First, while the USIRA has removed much of the uncertainty that has hung over U.S. renewables investment in recent years, in some ways it delivers less than was anticipated by the industry from the Build Back Better bill, which failed before it got to a Senate vote earlier this year.
Perhaps most importantly, the USIRA does not extend ITCs to power transmission investments, as was proposed in the earlier bill.
Analysts project that the USIRA will help grow battery-storage capacity by five or six times over the next five years, and that will enable us to use existing transmission infrastructure more efficiently.
In our view, however, that is far short of the modernization required to make 20th-century transmission assets match up with 21st-century power generation. There is already twice as much solar power generation being installed annually than just a few years ago, for example, and the USIRA looks set to double that again. Without new transmission infrastructure, a lot of our new power will likely be trapped in places where the sun shines and the wind blows.
That’s why we think the U.S. government will eventually revisit the question of transmission ITCs.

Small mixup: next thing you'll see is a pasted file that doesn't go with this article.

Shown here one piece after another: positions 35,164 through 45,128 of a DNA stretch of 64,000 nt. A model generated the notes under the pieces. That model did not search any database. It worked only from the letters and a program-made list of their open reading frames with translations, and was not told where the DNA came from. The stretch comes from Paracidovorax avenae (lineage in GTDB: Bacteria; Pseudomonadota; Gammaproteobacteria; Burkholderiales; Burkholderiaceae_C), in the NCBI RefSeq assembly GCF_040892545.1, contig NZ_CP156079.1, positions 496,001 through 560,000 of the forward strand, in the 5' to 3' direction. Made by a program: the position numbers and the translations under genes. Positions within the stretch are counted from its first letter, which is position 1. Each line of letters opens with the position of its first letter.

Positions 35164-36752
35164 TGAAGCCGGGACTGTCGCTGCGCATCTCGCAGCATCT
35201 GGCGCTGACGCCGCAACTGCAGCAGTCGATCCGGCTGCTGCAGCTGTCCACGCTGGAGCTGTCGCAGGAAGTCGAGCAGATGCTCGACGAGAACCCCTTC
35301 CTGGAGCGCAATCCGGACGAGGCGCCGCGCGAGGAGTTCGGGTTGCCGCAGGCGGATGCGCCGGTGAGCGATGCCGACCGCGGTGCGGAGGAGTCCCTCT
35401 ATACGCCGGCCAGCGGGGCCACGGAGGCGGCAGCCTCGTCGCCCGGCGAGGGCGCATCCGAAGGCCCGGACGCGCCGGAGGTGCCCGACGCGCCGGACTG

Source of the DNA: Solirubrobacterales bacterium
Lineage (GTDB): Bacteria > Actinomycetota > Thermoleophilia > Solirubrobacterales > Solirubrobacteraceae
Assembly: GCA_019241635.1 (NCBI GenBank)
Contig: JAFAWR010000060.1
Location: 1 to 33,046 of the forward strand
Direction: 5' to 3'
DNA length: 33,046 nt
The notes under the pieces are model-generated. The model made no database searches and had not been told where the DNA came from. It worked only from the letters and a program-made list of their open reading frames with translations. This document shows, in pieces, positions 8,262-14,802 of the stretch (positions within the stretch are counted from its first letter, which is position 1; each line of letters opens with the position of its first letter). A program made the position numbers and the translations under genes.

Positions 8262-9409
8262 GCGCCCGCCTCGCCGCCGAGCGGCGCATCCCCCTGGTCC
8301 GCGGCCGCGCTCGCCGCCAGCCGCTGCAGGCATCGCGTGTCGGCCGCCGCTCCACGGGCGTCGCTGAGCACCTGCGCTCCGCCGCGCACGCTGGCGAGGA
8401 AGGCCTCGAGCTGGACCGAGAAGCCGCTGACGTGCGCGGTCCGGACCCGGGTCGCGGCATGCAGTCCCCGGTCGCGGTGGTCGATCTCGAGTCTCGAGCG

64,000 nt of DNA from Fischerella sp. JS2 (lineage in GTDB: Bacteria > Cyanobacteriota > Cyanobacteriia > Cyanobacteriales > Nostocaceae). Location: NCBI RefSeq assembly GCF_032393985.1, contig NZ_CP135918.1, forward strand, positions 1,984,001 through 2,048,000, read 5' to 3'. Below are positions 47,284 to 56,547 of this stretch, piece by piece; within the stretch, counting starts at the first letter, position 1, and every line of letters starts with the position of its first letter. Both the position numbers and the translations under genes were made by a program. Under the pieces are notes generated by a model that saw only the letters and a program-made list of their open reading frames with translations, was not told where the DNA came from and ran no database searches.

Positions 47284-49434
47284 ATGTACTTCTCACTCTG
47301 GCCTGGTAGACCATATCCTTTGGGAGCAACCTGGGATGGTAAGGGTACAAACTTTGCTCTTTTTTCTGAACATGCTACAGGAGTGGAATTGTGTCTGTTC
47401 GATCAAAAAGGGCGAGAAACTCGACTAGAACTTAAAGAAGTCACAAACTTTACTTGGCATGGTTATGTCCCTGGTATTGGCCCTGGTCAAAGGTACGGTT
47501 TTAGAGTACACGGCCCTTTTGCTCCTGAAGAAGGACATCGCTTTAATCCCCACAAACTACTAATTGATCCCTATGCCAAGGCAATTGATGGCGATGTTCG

In addition, we see similar developments elsewhere in the world.
Governments are just starting to spend the €2 trillion sustainability stimulus packaged up in the European Union’s long-term budget and NextGenerationEU recovery plan. As I write, the Labor government in Australia is passing new climate legislation that targets a 43% reduction in greenhouse gas emissions by 2030 and incentivizes a shift in extractive industry resources from fossil fuels to the metals and minerals critical to the low-carbon transition.
And finally, incidents like this summer’s Mississippi water crisis and European drought are raising awareness, and the political stakes, around the fitness of our critical infrastructure for a warming climate. The threat of recession may also have focused the attention of hitherto skeptical politicians, such as U.S. Senator Joe Manchin, on the high-quality jobs they can promise when they vote for renewable infrastructure spending.
Two weeks after President Joe Biden signed the USIRA into law, he made 26 new appointments to his National Infrastructure Advisory Council. It didn’t make the same worldwide headlines as the record-breaking legislation, but it suggests similar intent for the future. We believe there’s a palpable change in the climate for infrastructure investment.
In Case You Missed It
- ISM Non-Manufacturing PMI: +0.2 to 56.9 in August
- Eurozone 2Q 2022 GDP (Final): +0.8% quarter-over-quarter
- Japan 2Q 2022 GDP (Final): +3.5% quarter-over-quarter annualized rate
- European Central Bank Policy Meeting: The ECB increased its policy rate by 75bps
- China Consumer Price Index: +2.5% year-over-year in August
What to Watch For
- Tuesday, September 13:
- U.S. Consumer Price Index
- Wednesday, September 14:
- U.S. Producer Price Index
- Thursday, September 15:
- U.S. Retail Sales
– Andrew White, Investment Strategy Group